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At the Feet of The Mother

Death Disdains Love, pp. 608-609 (SH 298)

Savitri Class in Hindi with Alok Pandey
Book Ten: The Book of the Double Twilight, Canto One: The Dream Twilight of the Ideal, Canto Two: The Gospel of Death and Vanity of the Ideal

Death now disdains love. It looks upon it with scorn and suspicion. Love is, for Death, an abnormality and an aberration. It is an ideal painted by human imagination with nothing substantial in it, says Death.

This angel in thy body thou callst love,
Who shapes his wings from thy emotion’s hues,
In a ferment of thy body has been born
And with the body that housed it it must die.

It is a passion of thy yearning cells,
It is flesh that calls to flesh to serve its lust;
It is thy mind that seeks an answering mind
And dreams awhile that it has found its mate;
It is thy life that asks a human prop
To uphold its weakness lonely in the world
Or feeds its hunger on another’s life.

A beast of prey that pauses in its prowl,
It crouches under a bush in splendid flower
To seize a heart and body for its food:
This beast thou dreamst immortal and a god.

O human mind, vainly thou torturest
An hour’s delight to stretch through infinity’s
Long void and fill its formless, passionless gulfs,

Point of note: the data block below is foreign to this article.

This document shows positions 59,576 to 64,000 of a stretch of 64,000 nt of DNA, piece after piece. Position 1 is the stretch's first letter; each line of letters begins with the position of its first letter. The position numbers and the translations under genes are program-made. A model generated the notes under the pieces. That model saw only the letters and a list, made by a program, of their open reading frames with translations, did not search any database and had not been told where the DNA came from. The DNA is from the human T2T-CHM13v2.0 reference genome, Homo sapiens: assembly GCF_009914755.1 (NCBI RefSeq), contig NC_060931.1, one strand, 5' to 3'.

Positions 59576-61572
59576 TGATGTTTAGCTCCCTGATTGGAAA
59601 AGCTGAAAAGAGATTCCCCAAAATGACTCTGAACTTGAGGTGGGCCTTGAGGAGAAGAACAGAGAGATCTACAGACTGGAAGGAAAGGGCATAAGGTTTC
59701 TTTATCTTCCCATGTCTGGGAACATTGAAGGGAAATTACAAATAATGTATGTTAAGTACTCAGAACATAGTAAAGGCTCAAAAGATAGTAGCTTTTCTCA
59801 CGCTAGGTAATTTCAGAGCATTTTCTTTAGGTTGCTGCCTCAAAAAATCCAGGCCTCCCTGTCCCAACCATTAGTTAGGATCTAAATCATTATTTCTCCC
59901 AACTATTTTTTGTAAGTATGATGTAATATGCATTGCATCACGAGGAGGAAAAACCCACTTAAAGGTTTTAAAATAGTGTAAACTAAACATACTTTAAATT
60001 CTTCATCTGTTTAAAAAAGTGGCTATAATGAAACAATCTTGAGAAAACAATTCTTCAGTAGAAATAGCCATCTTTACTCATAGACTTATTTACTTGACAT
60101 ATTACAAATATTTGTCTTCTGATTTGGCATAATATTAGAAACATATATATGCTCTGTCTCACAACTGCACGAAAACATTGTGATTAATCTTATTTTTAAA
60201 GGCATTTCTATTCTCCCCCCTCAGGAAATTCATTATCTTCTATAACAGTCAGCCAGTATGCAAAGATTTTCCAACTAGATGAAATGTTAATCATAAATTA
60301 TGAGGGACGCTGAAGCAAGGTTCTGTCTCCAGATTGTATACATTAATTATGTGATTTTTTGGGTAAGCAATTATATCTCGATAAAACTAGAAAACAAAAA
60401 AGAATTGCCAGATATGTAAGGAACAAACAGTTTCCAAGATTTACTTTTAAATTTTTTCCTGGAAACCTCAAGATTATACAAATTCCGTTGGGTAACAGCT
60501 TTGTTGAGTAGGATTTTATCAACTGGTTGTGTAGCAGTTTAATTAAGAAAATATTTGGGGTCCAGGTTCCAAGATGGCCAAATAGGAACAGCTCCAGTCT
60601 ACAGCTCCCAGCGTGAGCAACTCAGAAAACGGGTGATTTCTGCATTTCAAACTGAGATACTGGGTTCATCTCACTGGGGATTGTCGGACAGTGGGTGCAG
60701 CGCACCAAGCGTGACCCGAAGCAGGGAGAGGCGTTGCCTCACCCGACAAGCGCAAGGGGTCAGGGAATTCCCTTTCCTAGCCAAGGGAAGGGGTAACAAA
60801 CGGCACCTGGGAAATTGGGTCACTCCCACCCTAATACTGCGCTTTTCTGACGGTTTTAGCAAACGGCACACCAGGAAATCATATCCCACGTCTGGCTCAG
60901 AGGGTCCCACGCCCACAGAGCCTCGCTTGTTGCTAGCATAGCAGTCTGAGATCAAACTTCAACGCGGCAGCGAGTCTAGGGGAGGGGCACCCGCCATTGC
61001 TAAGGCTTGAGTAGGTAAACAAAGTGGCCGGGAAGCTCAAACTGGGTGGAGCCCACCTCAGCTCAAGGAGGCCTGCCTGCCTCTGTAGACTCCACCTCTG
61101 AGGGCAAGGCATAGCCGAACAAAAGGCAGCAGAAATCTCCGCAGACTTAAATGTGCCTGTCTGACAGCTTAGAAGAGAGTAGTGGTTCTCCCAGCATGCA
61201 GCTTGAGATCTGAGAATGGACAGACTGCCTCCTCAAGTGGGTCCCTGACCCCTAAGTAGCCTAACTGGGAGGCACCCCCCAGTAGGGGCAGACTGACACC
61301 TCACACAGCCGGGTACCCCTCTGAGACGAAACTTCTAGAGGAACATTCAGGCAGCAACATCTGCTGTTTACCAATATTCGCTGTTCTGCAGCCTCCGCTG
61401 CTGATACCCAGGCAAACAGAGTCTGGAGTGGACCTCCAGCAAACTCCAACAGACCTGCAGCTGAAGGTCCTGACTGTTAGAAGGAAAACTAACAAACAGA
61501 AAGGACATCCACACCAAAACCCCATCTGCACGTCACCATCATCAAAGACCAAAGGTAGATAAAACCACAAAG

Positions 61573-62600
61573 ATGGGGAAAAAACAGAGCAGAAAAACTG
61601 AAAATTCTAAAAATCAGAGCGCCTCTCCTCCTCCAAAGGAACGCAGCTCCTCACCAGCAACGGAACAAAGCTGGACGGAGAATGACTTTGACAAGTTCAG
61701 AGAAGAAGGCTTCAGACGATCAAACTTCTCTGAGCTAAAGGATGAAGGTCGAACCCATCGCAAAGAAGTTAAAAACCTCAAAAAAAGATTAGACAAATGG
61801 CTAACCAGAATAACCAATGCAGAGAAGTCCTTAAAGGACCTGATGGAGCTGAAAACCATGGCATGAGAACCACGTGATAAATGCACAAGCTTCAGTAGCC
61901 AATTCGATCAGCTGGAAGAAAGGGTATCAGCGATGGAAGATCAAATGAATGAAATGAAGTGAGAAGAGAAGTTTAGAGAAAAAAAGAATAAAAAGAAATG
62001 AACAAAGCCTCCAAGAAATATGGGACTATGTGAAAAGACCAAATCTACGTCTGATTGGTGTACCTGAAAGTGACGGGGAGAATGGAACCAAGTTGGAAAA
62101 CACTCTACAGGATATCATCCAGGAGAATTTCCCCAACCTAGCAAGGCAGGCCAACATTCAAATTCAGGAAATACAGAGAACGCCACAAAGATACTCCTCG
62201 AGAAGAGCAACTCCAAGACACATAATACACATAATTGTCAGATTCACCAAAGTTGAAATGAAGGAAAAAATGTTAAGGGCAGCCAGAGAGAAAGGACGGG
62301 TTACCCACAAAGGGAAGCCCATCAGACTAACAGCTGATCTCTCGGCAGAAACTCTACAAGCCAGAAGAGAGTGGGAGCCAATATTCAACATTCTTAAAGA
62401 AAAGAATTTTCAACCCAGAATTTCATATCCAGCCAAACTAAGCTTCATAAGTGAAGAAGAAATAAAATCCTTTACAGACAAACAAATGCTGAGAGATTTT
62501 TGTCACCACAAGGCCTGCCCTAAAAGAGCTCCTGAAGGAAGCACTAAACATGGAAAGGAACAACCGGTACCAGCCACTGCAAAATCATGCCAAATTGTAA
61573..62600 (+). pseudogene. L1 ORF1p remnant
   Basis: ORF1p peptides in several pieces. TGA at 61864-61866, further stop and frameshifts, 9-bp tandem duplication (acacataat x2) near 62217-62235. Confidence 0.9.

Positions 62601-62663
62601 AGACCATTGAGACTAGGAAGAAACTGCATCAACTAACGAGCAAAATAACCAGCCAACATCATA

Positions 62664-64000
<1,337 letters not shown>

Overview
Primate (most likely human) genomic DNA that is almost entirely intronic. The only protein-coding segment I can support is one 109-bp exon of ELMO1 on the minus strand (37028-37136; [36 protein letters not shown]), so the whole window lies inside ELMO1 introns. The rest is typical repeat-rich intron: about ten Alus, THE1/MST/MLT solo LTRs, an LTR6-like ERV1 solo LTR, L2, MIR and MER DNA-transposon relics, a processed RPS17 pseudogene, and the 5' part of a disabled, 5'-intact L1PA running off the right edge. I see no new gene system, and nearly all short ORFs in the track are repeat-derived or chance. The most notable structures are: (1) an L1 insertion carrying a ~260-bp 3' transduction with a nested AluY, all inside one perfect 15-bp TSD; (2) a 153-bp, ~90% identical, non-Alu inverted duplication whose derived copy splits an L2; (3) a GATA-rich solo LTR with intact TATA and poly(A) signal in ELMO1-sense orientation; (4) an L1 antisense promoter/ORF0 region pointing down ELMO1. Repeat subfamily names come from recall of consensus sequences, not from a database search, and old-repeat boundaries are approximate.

Persuading the insensible Abyss
To lend eternity to perishing things,
And trickst the fragile movements of thy heart
With thy spirit’s feint of immortality.

All here emerges born from Nothingness;
Encircled it lasts by the emptiness of Space,
Awhile upheld by an unknowing Force,
Then crumbles back into its parent Nought:
Only the mute Alone can for ever be.

In the Alone there is no room for love.
In vain to clothe love’s perishable mud
Thou hast woven on the Immortals’ borrowed loom
The ideal’s gorgeous and unfading robe.
The ideal never yet was real made.
Imprisoned in form that glory cannot live;
Into a body shut it breathes no more.

Intangible, remote, for ever pure,
A sovereign of its own brilliant void,
Unwillingly it descends to earthly air
To inhabit a white temple in man’s heart:
In his heart it shines rejected by his life.

Immutable, bodiless, beautiful, grand and dumb,
Immobile on its shining throne it sits;
Dumb it receives his offering and his prayer.
It has no voice to answer to his call,
No feet that move, no hands to take his gifts:
Aerial statue of the nude Idea,
Virgin conception of a bodiless god,
Its light stirs man the thinker to create
An earthly semblance of diviner things.
Its hued reflection falls upon man’s acts;
His institutions are its cenotaphs,
He signs his dead conventions with its name;
His virtues don the Ideal’s skiey robe
And a nimbus of the outline of its face:
He hides their littleness with the divine Name.

Yet insufficient is the bright pretence
To screen their indigent and earthy make:
Earth only is there and not some heavenly source.

[Savitri: 608 – 609]

(line breaks added to emphasize separate movements)

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